A D.C Superior Court jury yesterday awarded $180,000 to the family of a former District police officer who used his service revolver four years ago to kill his father-in-law and would his estranged wife and young son.

Attorneys for the family argued that the District government was negligent by not removing the officer from the police force after it was informed that the officer had threatened his wife prior to the shooting incident.

The officer, John Henry Morgan Jr., 31, was convicted in 1975 of first degree murder in the 1974 death of his father-in-law, Elton E. Pinkney, 64, and two counts of assault with intent to kill. A District police lieutenant was also injured during the incident.

The largest single share of the award -- $90,000 -- went to Morgan's estranged wife, Garnett P. Morgan, 31, who was hit with two bullets. Her son, John Keith Morgan, 10, was awarded $15,000, and her mother, Mary Beatrice Pinkney, was awarded $75,678 as the surviving heir of Elton Pinkney.

The District government can file motions to overturn or reduce the fury's award and then has the right to appeal the verdict.

The case hinged on whether the police department knew that Morgan had threatened to shoot his wife before Nov. 7, 1974, when he walked into his father-in-law's southeast Washington home and began firing a gun.

Mrs. Morgan testified that she told Morgan's superiors that she had been threatened and that no investigation of her complaint was made, according to court records and attorneys in the case.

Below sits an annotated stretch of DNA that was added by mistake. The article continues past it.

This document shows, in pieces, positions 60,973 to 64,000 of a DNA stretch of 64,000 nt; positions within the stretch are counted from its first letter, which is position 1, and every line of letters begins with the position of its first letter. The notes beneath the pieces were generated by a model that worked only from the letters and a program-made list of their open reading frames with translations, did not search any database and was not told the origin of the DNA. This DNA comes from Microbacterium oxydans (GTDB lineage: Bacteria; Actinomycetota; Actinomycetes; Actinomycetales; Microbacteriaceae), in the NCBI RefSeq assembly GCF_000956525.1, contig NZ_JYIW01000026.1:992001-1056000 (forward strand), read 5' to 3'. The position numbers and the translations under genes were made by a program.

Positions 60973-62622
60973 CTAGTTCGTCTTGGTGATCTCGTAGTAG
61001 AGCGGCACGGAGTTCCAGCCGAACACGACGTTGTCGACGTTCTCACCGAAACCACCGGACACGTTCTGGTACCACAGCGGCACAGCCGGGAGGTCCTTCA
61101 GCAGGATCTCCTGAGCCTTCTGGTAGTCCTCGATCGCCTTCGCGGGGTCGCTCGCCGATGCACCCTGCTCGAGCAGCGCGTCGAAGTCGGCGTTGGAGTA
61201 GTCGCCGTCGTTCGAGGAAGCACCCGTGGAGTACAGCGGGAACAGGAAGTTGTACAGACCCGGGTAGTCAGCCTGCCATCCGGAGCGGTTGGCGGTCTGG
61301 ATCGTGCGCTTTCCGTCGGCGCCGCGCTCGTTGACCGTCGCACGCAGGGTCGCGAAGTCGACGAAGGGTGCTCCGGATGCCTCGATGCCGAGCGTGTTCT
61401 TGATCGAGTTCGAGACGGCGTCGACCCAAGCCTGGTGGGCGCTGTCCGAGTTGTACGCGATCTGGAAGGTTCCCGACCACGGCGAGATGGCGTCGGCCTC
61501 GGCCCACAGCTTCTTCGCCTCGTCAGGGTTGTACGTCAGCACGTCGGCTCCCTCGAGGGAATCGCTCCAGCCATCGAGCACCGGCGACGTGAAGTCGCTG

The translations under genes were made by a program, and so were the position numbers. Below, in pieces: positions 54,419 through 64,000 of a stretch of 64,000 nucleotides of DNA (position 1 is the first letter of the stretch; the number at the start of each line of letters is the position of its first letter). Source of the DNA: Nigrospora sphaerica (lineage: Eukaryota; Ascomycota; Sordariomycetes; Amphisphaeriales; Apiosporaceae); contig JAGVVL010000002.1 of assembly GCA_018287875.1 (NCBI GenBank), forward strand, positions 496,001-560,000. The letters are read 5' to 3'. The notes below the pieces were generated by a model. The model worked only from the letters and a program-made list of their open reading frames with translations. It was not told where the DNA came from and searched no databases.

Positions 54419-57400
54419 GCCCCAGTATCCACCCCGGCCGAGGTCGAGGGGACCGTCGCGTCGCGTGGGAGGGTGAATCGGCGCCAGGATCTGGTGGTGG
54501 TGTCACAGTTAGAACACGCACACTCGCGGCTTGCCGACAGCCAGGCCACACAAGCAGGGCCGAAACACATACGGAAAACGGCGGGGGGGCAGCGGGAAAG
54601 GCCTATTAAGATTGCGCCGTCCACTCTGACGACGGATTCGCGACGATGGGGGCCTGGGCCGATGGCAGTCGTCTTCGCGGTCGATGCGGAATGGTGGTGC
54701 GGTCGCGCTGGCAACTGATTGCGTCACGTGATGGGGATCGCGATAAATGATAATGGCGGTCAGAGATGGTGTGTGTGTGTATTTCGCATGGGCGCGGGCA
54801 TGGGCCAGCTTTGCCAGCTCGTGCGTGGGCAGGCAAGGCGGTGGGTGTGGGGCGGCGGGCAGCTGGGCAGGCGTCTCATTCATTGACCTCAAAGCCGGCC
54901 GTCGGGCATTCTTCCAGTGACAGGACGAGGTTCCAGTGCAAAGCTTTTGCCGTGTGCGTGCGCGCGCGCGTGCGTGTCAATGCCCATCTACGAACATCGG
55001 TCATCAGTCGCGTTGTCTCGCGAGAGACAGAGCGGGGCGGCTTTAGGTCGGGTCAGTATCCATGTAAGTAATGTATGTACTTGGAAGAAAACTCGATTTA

The police, though, testified they received no such complaint from Mrs. Morgan, attorneys said.

This is one of an increasing number of cases in which citizens seek to hold the government liable for the actionsd of its employes. The court decisions have been mixed. While this is not the first case in which a city government has been found negligent for keeping an officer on the police force when there were questioms raised about the officerhs behavior, other court decisions and administrative acts have forced police departments to retain officers they tried to dismiss.

In the Morgan case, for example, a police department trial board recommended in 1970 -- four years before the shooting -- that the officer be dismissed from the force after he pladed guilty to five charges that were unrelated to violent acts.

But then Mayor Walter E. Washington overruled the trial board'srecommendation and Morgan remained a police officer until he resigned after the shootings.

The civil trial before Superior Court Judge Fred B. Ugast took six days. The 12-member jury returned its verdict at 11:55 a.m. yesterday after considernig the case through the morning.